In order to properly model the desired behavior of prepulse transmission, a pulse-cleaning plasma mirror must begin as a transparent dielectric; as a result, these simulations take the uncommon initial condition of neutral atoms. The experimental setup17 used the liquid crystal 4-octyl-4′-cyanobiphenyl (8CB) to form freestanding films.19,20 8CB's molecular formula is C21H25N, and it has a density of ∼1 g/cc. Since the ionization potentials of this molecule are not well known, 8CB here is treated as initially neutral hydrogen and carbon atoms with the appropriate densities based on the molecular formula.

The ionization mechanism by which a pulse-cleaning plasma mirror transitions from transparent dielectric to reflecting plasma and at what time this happens with respect to the rising edge of the pulse are critical for correctly modeling not only the reflected energy typically measured but also more elusive features such as pulse shortening.

Two limiting cases for possible photoionization mechanisms are multiphoton ionization (MPI)21 and tunneling ionization.22 In MPI, the ionization potential is overcome by several photons imparting their energy to the electron, allowing it to escape into the continuum for sufficient laser intensity. The lowest order MPI ionization rate can be described as

ΓNMPI=σNMPIILNMPI,
(1)

where ΓNMPI is the ionization rate of an electron with ionization potential Ip and photons of energy , which requires NMPI=Ip/(hν) photons (with NMPI rounded up to the next integer). IL here is the incident laser intensity, and σNMPI is the multiphoton ionization coupling coefficient.

Tunneling ionization takes place when the electric field of the laser deforms the atom's potential well, allowing an electron to tunnel through the depressed potential with some finite probability. For hydrogen-like ions, the rate of tunneling ionization can be expressed as

ΓtunnelIp5/2IL1/2e2/3(Ip)3/2/IL1/2.
(2)

More advanced formulations such as the Ammosov-Delone-Krainov (ADK) model23 take into account more complex ions.

In the limit where the height of the barrier drops below the ionization potential, the probability of ionization approaches 1—this is known as barrier suppression ionization (BSI).24 The appearance intensity at which BSI takes place can be estimated as follows:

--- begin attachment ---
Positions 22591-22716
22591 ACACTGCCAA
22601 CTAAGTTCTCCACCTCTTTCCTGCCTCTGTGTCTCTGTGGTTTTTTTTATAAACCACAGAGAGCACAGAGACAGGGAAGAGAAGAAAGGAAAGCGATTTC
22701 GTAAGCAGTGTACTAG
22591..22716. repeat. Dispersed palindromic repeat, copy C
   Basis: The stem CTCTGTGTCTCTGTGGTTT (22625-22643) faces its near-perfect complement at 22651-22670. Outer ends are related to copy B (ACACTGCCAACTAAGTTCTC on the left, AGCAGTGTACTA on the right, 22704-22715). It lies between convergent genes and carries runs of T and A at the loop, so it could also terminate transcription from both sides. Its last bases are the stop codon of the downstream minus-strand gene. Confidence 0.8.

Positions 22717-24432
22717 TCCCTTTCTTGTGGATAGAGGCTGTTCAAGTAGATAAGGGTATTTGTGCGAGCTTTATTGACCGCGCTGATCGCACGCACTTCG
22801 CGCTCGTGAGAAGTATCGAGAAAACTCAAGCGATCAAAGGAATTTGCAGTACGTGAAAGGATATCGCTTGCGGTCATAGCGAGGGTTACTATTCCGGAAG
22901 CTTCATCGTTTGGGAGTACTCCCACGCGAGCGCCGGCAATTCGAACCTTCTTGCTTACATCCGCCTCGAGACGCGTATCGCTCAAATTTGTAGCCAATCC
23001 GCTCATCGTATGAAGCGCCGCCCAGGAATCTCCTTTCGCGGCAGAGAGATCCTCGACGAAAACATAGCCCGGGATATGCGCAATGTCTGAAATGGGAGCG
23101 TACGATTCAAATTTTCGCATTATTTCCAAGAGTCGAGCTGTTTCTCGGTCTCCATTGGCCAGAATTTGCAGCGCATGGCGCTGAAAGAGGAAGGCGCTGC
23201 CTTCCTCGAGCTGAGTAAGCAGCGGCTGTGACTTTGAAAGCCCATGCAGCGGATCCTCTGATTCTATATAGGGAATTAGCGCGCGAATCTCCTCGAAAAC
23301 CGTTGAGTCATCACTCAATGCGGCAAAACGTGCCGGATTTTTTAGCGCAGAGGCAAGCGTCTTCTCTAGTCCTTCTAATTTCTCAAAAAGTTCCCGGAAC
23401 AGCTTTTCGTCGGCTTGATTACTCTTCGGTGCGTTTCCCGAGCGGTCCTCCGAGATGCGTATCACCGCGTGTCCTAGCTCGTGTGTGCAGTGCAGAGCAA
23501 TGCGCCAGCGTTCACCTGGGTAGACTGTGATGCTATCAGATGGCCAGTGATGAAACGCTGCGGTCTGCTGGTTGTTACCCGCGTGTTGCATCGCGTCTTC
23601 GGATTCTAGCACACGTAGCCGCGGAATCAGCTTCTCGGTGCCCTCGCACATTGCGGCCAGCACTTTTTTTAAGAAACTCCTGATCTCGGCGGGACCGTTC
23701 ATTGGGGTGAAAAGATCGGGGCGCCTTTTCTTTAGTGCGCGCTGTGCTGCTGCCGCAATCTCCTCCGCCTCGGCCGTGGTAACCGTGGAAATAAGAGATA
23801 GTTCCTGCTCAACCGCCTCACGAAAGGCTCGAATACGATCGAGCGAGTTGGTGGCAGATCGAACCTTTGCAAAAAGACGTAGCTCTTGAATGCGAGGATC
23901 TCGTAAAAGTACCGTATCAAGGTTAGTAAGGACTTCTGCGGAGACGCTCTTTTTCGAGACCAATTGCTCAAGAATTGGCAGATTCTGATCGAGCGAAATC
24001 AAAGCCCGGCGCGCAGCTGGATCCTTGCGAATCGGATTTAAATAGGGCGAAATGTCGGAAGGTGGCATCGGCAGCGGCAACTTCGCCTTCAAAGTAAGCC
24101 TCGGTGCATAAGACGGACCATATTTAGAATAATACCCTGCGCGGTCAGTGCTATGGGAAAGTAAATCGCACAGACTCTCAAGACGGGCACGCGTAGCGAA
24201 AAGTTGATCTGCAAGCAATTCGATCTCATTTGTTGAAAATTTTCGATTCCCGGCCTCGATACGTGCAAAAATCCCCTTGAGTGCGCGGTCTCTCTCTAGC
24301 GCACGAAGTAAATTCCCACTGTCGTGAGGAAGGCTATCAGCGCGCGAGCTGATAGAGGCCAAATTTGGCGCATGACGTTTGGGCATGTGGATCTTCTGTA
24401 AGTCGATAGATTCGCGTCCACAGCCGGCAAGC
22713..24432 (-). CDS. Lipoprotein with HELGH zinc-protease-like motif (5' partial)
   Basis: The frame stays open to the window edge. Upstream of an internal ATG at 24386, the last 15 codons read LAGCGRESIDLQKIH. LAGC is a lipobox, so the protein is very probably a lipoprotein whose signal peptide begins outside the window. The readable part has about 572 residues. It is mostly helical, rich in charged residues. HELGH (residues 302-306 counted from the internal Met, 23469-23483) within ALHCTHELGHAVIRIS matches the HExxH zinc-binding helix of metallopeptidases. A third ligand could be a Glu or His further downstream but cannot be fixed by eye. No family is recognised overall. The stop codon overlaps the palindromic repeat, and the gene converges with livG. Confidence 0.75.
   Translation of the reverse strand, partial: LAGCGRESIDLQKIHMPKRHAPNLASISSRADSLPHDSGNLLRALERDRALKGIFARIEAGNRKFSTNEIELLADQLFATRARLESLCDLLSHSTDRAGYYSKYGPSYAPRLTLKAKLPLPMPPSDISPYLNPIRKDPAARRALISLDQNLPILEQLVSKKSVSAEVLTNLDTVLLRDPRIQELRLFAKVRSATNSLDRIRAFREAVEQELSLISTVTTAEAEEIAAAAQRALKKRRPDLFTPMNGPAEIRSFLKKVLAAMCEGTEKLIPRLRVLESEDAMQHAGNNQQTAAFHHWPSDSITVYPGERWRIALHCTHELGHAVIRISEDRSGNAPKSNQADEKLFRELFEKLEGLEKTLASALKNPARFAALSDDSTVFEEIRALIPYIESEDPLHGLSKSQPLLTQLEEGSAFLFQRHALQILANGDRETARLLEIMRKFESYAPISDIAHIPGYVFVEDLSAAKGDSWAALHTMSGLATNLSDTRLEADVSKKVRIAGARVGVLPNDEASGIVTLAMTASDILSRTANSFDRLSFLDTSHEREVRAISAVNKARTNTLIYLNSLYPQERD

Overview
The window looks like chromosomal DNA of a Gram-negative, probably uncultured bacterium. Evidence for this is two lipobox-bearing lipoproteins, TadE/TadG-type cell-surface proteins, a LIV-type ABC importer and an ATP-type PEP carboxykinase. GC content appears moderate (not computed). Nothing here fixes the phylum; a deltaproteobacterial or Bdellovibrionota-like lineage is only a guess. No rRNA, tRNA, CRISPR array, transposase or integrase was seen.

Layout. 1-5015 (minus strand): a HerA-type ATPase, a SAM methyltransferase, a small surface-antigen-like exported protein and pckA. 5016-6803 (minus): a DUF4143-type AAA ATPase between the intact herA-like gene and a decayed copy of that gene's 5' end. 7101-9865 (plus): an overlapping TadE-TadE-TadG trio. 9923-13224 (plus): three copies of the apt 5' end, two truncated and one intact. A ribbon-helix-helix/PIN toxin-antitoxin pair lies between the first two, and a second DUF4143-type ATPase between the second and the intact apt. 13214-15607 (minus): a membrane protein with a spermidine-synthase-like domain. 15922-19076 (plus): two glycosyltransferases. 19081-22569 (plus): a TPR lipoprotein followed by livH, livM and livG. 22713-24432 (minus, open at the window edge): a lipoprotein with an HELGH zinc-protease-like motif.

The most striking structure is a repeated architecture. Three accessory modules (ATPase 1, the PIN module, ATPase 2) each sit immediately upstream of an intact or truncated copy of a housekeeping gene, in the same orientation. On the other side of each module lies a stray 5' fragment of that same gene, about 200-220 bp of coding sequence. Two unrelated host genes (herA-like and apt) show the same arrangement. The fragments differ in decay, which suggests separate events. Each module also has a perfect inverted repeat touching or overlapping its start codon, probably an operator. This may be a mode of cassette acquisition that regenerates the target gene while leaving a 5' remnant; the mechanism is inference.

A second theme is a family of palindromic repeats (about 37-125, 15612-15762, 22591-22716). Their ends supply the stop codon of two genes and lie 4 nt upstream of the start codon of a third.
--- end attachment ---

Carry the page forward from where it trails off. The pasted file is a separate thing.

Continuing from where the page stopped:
Iapp=cπ2εo32Z2e6Ip4,
(3)

where Z is the ion charge state after ionization, Ip is the ionization potential, c is the speed of light, ε0 the vacuum permittivity, and e is the fundamental charge. 8CB is mostly hydrogen and carbon with appearance intensities of 1.4 × 1014 W/cm2 and 6.4 × 1013 W/cm2, respectively.

The Keldysh parameter22 provides a figure-of-merit for which ionization mechanism dominates and can be written as γ=Ip2Φ, where Φ=e2IL/2meωL2cϵ0 is the ponderomotive potential, me is the electron mass, and ωL is the laser frequency. Typically it is required that γ ≈ 0.5 or lower for tunneling rates to apply25—alternately, the laser intensity at a given wavelength λL required to drive a given ionization potential in the tunneling regime can be written as ILλL2 (Wμm2/cm2) = 2.15×1013 cm2/(Wμm2 eV) × Ip (eV).

The mechanism by which a liquid crystal plasma mirror is ionized can thus be gauged by calculating the Keldysh parameters for the ionization potentials of its constituent hydrogens and carbons at intensities between the experimentally observed ionization threshold and these atoms' appearance intensities—i.e., ∼2 × 1012 to ∼1 × 1014 W/cm2. Table I lists the Keldysh parameters at 5 × 1012 and 5 × 1013 W/cm2 for C1+, C2+, H+, and 800 nm laser light. For all these charge states, γ ≥ 1.2, suggesting a liquid crystal plasma mirror composed of these constituents will operate in the MPI regime. The ionization potentials of molecular 8CB are not well known; however, the first ionization level of benzene, C6H6+, which is present in 8CB, has been measured. Table I shows that it has a comparable Keldysh parameter at these intensities, suggesting that 8CB itself would also fall in the MPI regime. In fact, this will generally be the case for any dielectric-based plasma mirror. Typically intensities up to or above 1016 W/cm2 will be present during the operation of a plasma mirror, but ionization of hydrogen and carbon will have saturated well before these intensities are reached such that significant tunneling may never occur. Thus, the ionization profile required to correctly model this behavior is complex, with the central laser spot producing overdense plasma with multiple ionized species present while the wings generate an underdense plasma with only the first stage of ionization contributing.

TABLE I.

Relevant ionic/molecular charge states for 8CB. Ionization potentials26,27 are given in electronvolt, as well as number of photons required for MPI with 800 nm light and the Keldysh parameter γ for these charge states at 5 × 1012 and 5 × 1013 W/cm2.

SpeciesIp (eV)NMPIγ (5 × 1012 W/cm2)γ (5 × 1013 W/cm2)
C1+ 11.26 4.4 1.4 
C2+ 24.38 16 6.4 2.0 
H+ 13.60 4.8 1.5 
C6H6+ 9.24 3.9 1.2 
SpeciesIp (eV)NMPIγ (5 × 1012 W/cm2)γ (5 × 1013 W/cm2)
C1+ 11.26 4.4 1.4 
C2+ 24.38 16 6.4 2.0 
H+ 13.60 4.8 1.5 
C6H6+ 9.24 3.9 1.2